Drinking Alcohol: Social Problem or Normal Cultural Practice?  

(BPRO 22800; BIOS 02280; ANTH 25310)

co-taught with William Green, Biological Sciences

 

Alcohol has been classified as, alternatively, a food, a medicine, a drug, or a poison. It is the most widely used psychoactive agent in the world: the World Health Organization estimates that over 2 billion people currently consume alcoholic beverages. Moreover, as archaeologists have recently demonstrated, alcohol has a very long history dating back at least 9,000 years, and probably much earlier. At the time of European colonial expansion, only parts of North America and the Pacific seem to have been without indigenous forms of alcohol, and peoples of those regions quickly adopted the practice of drinking. Alcohol sales constitute an important part of the modern world economy, and taxation of alcohol production and consumption has long been a significant revenue source for governments. Drinking has been a central part of social life around the world for a very long time, but it has also been a subject of controversy, religious proscription, and legislative restriction.

 

Not surprisingly, alcohol has attracted a great deal of attention in academic research and publication within a variety of disciplines, including psychology, biology/medicine, sociology, anthropology, history, and public health. This work has revealed some major differences and conflicts in disciplinary perspectives that center precisely on the "big problem" question: is drinking alcohol a social problem or a normal cultural practice? Much of the literature in the biological and medical domain has focused on understanding drinking as an individual pathology or a disruptive social problem. This has been the case essentially since the emergence of the Temperance Movement in the early 19th century and the corresponding creation of alcohol as a collective category and dangerous substance, and the discursive construction of drinking as a problem and then “alcoholism” as a disease. Anthropologists, on the other hand, have tended to focus on the socially integrative role of alcohol, patterns of "normal drinking," and alcohol as an important social artifact and culturally valued good. This dichotomy has recently been complicated by the emergence of research on the health benefits of alcohol in medical research and attempts by anthropologists to define and understand culturally and historically specific forms of abnormal problem drinking within particular normal drinking patterns. Meanwhile, historians and archaeologists have continued to add temporal depth to these arguments by exploring transformations in drinking practices and beliefs about alcohol in the near and distant past.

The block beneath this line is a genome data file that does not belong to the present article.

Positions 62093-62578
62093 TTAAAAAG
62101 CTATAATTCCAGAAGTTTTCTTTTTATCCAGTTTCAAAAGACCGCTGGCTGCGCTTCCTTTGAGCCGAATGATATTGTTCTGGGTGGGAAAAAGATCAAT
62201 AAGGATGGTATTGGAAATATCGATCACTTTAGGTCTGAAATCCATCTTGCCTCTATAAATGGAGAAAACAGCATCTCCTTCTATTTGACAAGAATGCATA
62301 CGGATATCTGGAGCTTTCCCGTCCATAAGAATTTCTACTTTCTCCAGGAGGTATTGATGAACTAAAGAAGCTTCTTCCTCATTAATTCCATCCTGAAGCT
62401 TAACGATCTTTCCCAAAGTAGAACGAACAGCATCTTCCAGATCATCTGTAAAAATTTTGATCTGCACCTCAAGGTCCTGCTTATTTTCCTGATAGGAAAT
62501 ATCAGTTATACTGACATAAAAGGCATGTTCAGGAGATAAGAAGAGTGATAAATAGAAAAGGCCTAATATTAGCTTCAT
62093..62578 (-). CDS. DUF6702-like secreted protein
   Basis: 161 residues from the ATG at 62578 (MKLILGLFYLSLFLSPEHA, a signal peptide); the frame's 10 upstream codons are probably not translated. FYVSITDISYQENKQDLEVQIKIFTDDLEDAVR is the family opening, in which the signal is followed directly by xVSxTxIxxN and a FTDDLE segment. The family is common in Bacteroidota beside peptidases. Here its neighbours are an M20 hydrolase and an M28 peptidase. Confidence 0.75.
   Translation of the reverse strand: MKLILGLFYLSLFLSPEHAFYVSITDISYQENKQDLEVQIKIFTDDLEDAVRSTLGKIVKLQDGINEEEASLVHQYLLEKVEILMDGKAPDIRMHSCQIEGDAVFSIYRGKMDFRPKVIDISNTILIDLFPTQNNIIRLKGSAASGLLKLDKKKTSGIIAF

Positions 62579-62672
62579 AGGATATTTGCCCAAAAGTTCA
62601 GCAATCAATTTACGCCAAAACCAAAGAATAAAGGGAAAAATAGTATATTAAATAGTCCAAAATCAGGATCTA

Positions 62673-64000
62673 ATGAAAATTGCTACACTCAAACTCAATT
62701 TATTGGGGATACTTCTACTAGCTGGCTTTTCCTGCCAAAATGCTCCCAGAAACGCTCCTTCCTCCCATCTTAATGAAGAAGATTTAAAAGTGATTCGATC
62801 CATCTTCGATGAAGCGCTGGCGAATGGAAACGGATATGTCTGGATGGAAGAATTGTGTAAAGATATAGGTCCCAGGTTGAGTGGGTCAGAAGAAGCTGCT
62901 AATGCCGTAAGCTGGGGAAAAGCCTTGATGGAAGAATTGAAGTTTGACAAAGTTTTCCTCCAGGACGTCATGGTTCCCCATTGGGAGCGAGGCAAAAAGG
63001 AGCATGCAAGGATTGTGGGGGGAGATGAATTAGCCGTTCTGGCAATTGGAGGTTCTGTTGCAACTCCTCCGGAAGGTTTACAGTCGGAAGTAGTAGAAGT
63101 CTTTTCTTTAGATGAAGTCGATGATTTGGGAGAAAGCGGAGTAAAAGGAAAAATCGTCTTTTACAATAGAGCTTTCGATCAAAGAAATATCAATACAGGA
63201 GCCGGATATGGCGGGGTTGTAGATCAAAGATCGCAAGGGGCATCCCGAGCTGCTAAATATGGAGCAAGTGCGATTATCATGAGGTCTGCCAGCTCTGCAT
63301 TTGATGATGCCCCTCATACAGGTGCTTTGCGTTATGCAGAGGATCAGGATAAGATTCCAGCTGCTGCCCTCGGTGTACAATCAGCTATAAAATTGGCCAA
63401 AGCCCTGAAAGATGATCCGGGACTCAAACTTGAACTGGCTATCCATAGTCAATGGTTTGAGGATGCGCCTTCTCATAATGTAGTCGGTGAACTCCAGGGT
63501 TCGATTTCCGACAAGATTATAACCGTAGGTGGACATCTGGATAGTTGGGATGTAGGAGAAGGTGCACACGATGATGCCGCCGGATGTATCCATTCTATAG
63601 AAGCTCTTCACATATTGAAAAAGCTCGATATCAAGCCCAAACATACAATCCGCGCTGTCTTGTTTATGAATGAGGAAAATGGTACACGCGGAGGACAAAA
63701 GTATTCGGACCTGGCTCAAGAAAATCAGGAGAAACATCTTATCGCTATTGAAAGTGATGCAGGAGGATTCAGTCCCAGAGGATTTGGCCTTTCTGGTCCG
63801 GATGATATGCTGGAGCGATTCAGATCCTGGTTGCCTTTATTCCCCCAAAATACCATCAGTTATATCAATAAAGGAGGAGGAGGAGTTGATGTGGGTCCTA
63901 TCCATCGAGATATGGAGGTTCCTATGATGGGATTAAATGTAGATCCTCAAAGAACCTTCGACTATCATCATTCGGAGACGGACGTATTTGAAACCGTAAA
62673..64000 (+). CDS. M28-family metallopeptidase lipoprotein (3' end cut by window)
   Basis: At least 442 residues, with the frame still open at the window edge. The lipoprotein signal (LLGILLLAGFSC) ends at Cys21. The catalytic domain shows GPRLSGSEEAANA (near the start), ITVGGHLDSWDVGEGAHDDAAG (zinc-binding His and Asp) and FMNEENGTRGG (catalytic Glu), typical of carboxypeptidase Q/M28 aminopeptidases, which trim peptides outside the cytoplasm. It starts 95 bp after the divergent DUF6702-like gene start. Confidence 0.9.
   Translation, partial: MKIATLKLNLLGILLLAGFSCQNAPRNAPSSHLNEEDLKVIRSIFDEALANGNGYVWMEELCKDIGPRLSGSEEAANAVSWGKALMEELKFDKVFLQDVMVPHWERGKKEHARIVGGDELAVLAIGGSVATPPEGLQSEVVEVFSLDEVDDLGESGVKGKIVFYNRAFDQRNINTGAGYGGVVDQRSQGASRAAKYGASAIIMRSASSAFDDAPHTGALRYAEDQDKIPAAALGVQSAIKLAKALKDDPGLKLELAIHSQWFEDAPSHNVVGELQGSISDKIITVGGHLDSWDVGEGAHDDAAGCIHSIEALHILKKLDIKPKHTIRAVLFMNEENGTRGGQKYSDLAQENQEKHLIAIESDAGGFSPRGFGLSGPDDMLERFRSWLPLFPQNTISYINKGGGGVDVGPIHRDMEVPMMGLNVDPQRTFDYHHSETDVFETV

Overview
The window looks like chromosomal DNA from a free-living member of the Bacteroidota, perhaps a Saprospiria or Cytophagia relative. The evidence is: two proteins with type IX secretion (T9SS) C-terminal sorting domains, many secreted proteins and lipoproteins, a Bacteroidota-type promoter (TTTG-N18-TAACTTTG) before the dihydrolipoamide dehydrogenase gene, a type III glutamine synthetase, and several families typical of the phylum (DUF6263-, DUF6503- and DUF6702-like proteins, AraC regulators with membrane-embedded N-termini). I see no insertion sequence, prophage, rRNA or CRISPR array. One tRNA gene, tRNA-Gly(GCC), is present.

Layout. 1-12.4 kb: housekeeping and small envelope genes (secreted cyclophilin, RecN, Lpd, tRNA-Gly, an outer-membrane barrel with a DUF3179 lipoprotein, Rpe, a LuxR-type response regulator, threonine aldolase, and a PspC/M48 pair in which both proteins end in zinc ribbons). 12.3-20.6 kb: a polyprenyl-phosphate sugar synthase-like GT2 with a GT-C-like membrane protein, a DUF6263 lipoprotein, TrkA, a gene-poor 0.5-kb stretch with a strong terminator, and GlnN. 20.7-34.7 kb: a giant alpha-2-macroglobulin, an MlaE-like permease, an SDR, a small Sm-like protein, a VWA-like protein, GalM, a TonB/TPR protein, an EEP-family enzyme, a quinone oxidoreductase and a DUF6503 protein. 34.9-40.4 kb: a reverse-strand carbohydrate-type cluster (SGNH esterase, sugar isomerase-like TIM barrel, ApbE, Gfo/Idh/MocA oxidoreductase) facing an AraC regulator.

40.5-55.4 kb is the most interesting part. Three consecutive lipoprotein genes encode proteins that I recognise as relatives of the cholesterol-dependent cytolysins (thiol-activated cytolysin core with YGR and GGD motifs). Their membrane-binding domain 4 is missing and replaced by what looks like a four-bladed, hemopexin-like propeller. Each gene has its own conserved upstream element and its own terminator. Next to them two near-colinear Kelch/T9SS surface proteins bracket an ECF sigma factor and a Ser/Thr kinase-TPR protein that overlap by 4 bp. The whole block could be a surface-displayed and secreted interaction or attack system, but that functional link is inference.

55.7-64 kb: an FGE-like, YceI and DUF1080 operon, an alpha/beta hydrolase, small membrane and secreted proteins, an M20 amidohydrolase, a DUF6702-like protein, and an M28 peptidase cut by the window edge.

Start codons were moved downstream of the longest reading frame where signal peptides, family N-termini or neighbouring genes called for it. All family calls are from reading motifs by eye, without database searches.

This course explores the issue of alcohol and drinking from a trans-disciplinary perspective. It is co-taught by an anthropologist/archaeologist with experience in alcohol research and a neurobiologist who has experience with addiction research. Students will be confronted with literature on alcohol research from anthropology, sociology, history, biology, medicine, psychology, and public health and asked to think through the conflicts and contradictions. Selected case studies will be used to focus the discussion of broader theoretical concepts and competing perspectives introduced in the first part of the course.

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